One hazy day 50 years ago, the pharmacists of Paris were lounging round in their tablet shaped house, (let’s say they were in the red end, the white end is of course the sleeping quarters), sipping cups of coffee, and moaning collectively about how trade was flagging. One bright spark piped up and pointed the finger at the choice of signage; the old crayon-drawn ‘farmacee’ sign was starting to look a bit tatty. They scribbled down a few ideas for a new sign but to no avail, being pseudo-scientists of course, and therefore incapable of anything remotely artistic.

“We are useless (excluding our talents for making love, cooking and counting tablets and putting them into boxes, and pretty much everything else except sign making)” said one to the rest. “Oui,” said another, followed by a further handful of ‘oui’s’ from the others that put the little pig and his journey home quite to shame. So they all went off secretly to have clandestine affairs and reconvened a couple of hours later and decided that they’d employ a person to do it for them and would pay him a handsome wage. In asprin.

They went on to http://www.pharmacysignwriters.net and found Pierre, a failed artist who needed a challenge, and lots of asprin. “We plan to take over the country one pharmacy at a time so help us God so we need you to come up with a sign that not only says ‘Pharmacy’ but also hypnotises potential customers into entering our doors and buying lots of medication that they don’t need,” the pharmacists said. “D’accord” Pierre said, between cigarettes. “I will make you a sign that is the most beautiful sign you have ever seen, vive la France.” So they built him a little workshop in the syringe shaped garden, and he set to work.

Being a typical artist, Pierre decided to ignore the first objective of the brief, but by God, went crazy with the second. After a couple of days, the pharmacists put down their boxes of Teenage Mutant Ninja Turtle band-aids that they’d been throwing at each other and went to the garden to visit Pierre in his shed to check on progress. Just beyond the prescription pad-embossed patio doors, Pierre had installed his young apprentice cousin, Yves, to distribute darkened goggles to the passing pharmacists.

As they neared the shed, nestled deep down in the needle part of the lawn, a strange green light licked their white lab coats from bottom to top, as Pierre threw open the doors. An earnestly flashing, giant green cross greeted their eyes, and provoked such excitement among the crowd that Yves had to be dispatched back to the tablet house to fetch a few rounds of ibuprofen. Hypnotised by the sheer power of his creation, within a week every pharmacy in France was adorned with a blinking green appendage, attracting saucer-eyed customers to each premises like rust to a dirty, old bicycle.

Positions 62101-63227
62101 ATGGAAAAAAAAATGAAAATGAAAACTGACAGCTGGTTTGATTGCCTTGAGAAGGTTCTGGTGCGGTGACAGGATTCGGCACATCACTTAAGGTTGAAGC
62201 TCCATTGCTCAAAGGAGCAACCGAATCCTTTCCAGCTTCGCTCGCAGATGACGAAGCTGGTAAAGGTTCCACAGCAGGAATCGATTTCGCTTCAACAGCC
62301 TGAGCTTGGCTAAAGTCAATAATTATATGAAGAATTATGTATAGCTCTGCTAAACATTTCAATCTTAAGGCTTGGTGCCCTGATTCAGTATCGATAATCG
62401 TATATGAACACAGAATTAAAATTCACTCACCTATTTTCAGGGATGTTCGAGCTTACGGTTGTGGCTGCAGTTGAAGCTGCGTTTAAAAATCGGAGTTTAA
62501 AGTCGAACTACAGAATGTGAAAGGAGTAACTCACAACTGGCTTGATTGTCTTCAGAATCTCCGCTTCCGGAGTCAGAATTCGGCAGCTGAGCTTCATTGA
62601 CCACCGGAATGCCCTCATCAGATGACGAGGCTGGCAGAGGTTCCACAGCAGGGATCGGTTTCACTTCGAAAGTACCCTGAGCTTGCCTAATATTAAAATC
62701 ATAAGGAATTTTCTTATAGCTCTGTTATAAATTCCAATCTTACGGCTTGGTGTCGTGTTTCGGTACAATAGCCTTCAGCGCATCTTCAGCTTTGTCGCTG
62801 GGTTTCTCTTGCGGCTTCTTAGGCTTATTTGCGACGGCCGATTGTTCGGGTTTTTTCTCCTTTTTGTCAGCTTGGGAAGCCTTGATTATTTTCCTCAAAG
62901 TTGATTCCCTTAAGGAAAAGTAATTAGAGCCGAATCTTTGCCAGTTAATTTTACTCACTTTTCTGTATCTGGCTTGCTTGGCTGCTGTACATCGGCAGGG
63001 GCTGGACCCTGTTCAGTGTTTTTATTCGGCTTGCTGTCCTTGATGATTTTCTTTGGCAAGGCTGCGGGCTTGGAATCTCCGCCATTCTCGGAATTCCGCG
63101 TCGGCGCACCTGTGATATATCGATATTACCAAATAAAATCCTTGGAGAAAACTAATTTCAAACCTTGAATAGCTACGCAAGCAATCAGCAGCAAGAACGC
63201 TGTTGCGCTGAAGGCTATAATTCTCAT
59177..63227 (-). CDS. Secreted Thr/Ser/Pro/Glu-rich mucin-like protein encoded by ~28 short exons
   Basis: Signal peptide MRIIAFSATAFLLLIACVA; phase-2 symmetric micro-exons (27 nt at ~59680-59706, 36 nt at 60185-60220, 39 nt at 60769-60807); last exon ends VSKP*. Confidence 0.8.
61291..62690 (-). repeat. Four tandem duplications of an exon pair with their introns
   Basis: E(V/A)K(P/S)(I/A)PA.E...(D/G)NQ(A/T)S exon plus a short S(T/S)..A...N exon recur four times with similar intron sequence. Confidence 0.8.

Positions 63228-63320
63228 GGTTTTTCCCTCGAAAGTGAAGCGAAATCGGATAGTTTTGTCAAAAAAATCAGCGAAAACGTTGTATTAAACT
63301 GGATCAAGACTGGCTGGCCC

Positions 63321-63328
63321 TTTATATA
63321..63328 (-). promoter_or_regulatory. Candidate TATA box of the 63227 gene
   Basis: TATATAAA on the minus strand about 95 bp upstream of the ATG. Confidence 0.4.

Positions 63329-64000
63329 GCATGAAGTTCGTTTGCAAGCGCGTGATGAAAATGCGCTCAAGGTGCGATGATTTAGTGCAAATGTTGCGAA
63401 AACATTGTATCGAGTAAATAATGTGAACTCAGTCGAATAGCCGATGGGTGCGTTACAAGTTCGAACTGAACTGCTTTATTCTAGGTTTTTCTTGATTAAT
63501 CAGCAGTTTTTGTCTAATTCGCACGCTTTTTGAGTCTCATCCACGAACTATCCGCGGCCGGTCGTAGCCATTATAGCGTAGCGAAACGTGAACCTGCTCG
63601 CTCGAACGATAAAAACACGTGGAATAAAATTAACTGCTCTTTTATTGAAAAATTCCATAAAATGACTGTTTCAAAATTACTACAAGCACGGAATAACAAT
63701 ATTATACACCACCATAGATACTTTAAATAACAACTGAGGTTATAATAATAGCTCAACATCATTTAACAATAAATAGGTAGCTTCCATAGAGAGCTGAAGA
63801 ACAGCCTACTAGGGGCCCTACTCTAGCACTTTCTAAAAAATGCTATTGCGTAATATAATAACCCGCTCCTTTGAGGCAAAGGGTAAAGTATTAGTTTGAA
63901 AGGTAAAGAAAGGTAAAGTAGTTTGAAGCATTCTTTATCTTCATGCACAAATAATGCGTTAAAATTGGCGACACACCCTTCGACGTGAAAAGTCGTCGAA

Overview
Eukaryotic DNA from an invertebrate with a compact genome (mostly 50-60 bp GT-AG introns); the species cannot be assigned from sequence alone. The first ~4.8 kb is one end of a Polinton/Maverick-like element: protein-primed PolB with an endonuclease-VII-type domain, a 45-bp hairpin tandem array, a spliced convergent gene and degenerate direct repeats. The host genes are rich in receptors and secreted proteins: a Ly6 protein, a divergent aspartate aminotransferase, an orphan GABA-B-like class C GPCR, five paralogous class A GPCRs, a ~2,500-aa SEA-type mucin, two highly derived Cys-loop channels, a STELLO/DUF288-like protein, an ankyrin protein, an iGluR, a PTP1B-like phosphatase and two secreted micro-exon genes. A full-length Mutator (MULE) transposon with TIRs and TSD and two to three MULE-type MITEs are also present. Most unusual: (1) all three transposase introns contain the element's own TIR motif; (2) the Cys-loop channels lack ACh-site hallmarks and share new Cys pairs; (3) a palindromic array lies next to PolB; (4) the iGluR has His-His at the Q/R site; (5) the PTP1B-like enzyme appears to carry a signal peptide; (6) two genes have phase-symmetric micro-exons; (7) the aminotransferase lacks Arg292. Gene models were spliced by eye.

The pharmacists enjoyed the fruits of their successful scheme for many years, adding gold fringing and sequinned lapels to their lab coats, making sure Pierre had enough boxes of asprin to build a small fort. The artist has tried to recreate the original success by adding spinning characters, rolling text streams and weather data to selected signs in Paris (probably the aspirin rather than raw talent), but nothing beats that hallowed original. It almost makes you wish for a headache, just to be lured in by that emerald green light…

The art of the matter

IMG_3084Guys, breathe a sigh of relief. We’ve pretty much done it. You can raise your head from out of the beige blanket that was winter, and start to look towards the shining spring light of March, just a whisker of days away. Now although this winter was a great deal kinder than most, it still doesn’t stop me from finding myself desperately needing a showering of colour in the dying embers of a dingy February. Thank God it’s the year’s shortest month.

IMG_3079Paris hasn’t been nice enough to supply me with a giant ball pit in which to flap amidst the colours, so I’ve had to search out my own place of rainbows. And readers, thanks to my inexhaustible adventure feet, I’ve uncovered an absolute gem, buried in the heart of the vibrant 20th arrondissement.

Most visitors to Belleville make a beeline for the mountains of steaming Chinese dumplings, weird and wonderful Asian traiteurs or eclectic cafés. But let yourself wander slightly further up the hill from the bustling hub at the Belleville metro (lines 2 and 4) and your wanderlust will be richly and creatively rewarded by the tiny paved Rue Dénoyez.

IMG_3082Beautifully contrasted to the traditionally muted Haussmannian avenues in more well known parts of the city, here your eyes will be delighted by some of the best street art Paris can muster in an ever-changing palette of colours and design. Forget the crazy tangled eyesore (IMO) that is the Pompidou centre, this is modern art at its graffittied best.

Historically the local artists have been afforded free reign to colour the street happy as they so desired, though last year the party-pooping Mairie put the brakes on the creativity and took away their right to artistic freedom in favour of building a new crèche and social housing. A passionate attempt to save the colourful status quo unfortunately couldn’t defeat the rigid administrative powers that make the rules.

IMG_1980Just as the vibrant colours of the spring flowers must eventually fade, so it seems that sadly, so must the bright tones of Bellville’s modern art. Of course there’s plenty around the city still to spy, including hundreds of offerings from Paris’ most famous street artist Invader, but it’s still a crying shame to see one of the most vibrant streets around white-washed in a predictable wave of French bureaucracy. Make sure you steer yourselves in that direction before the creative delights disappear forever.